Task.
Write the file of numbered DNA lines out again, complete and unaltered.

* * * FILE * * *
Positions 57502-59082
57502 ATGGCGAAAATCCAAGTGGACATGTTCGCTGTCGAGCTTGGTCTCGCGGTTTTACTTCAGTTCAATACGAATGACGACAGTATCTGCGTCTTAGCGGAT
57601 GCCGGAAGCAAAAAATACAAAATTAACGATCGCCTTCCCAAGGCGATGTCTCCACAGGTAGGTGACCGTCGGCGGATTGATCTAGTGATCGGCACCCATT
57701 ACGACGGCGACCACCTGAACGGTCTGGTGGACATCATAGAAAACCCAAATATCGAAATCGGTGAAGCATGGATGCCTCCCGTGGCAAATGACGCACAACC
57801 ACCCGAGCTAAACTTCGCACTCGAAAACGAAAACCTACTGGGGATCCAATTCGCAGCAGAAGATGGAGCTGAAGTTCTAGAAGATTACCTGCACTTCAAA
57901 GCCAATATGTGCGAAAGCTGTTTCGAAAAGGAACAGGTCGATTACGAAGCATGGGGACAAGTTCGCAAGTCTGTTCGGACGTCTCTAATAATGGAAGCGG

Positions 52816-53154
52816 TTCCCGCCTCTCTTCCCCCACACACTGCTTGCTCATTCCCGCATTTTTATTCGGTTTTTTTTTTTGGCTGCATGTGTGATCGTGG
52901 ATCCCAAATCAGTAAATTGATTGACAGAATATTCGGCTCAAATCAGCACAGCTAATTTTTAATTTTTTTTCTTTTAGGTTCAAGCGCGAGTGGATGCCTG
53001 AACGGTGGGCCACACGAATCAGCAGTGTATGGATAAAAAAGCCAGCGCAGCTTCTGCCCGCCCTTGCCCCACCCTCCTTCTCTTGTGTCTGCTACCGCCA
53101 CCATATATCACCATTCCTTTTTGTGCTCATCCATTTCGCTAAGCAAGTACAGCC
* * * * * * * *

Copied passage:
Positions 57502-59082
57502 ATGGCGAAAATCCAAGTGGACATGTTCGCTGTCGAGCTTGGTCTCGCGGTTTTACTTCAGTTCAATACGAATGACGACAGTATCTGCGTCTTAGCGGAT
57601 GCCGGAAGCAAAAAATACAAAATTAACGATCGCCTTCCCAAGGCGATGTCTCCACAGGTAGGTGACCGTCGGCGGATTGATCTAGTGATCGGCACCCATT
57701 ACGACGGCGACCACCTGAACGGTCTGGTGGACATCATAGAAAACCCAAATATCGAAATCGGTGAAGCATGGATGCCTCCCGTGGCAAATGACGCACAACC
57801 ACCCGAGCTAAACTTCGCACTCGAAAACGAAAACCTACTGGGGATCCAATTCGCAGCAGAAGATGGAGCTGAAGTTCTAGAAGATTACCTGCACTTCAAA
57901 GCCAATATGTGCGAAAGCTGTTTCGAAAAGGAACAGGTCGATTACGAAGCATGGGGACAAGTTCGCAAGTCTGTTCGGACGTCTCTAATAATGGAAGCGG

Positions 52816-53154
52816 TTCCCGCCTCTCTTCCCCCACACACTGCTTGCTCATTCCCGCATTTTTATTCGGTTTTTTTTTTTGGCTGCATGTGTGATCGTGG
52901 ATCCCAAATCAGTAAATTGATTGACAGAATATTCGGCTCAAATCAGCACAGCTAATTTTTAATTTTTTTTCTTTTAGGTTCAAGCGCGAGTGGATGCCTG
53001 AACGGTGGGCCACACGAATCAGCAGTGTATGGATAAAAAAGCCAGCGCAGCTTCTGCCCGCCCTTGCCCCACCCTCCTTCTCTTGTGTCTGCTACCGCCA
53101 CCATATATCACCATTCCTTTTTGTGCTCATCCATTTCGCTAAGCAAGTACAGCC